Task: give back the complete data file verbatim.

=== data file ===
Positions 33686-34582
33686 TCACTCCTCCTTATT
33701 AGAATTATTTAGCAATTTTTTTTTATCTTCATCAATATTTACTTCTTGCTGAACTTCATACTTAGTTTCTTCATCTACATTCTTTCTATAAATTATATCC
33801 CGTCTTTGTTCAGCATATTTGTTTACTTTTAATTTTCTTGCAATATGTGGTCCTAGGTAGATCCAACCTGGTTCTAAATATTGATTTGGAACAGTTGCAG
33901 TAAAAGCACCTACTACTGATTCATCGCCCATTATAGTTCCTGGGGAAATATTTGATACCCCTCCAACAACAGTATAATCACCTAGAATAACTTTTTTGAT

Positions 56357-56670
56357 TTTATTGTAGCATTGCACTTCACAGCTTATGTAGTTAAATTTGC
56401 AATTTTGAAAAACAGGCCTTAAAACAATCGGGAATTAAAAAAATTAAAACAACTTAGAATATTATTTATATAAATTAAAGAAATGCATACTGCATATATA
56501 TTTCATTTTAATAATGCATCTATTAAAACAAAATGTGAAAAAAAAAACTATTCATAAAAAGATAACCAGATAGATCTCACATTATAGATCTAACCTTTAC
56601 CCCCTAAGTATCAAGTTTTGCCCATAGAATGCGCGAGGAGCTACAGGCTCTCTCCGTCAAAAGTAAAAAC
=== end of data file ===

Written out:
Positions 33686-34582
33686 TCACTCCTCCTTATT
33701 AGAATTATTTAGCAATTTTTTTTTATCTTCATCAATATTTACTTCTTGCTGAACTTCATACTTAGTTTCTTCATCTACATTCTTTCTATAAATTATATCC
33801 CGTCTTTGTTCAGCATATTTGTTTACTTTTAATTTTCTTGCAATATGTGGTCCTAGGTAGATCCAACCTGGTTCTAAATATTGATTTGGAACAGTTGCAG
33901 TAAAAGCACCTACTACTGATTCATCGCCCATTATAGTTCCTGGGGAAATATTTGATACCCCTCCAACAACAGTATAATCACCTAGAATAACTTTTTTGAT

Positions 56357-56670
56357 TTTATTGTAGCATTGCACTTCACAGCTTATGTAGTTAAATTTGC
56401 AATTTTGAAAAACAGGCCTTAAAACAATCGGGAATTAAAAAAATTAAAACAACTTAGAATATTATTTATATAAATTAAAGAAATGCATACTGCATATATA
56501 TTTCATTTTAATAATGCATCTATTAAAACAAAATGTGAAAAAAAAAACTATTCATAAAAAGATAACCAGATAGATCTCACATTATAGATCTAACCTTTAC
56601 CCCCTAAGTATCAAGTTTTGCCCATAGAATGCGCGAGGAGCTACAGGCTCTCTCCGTCAAAAGTAAAAAC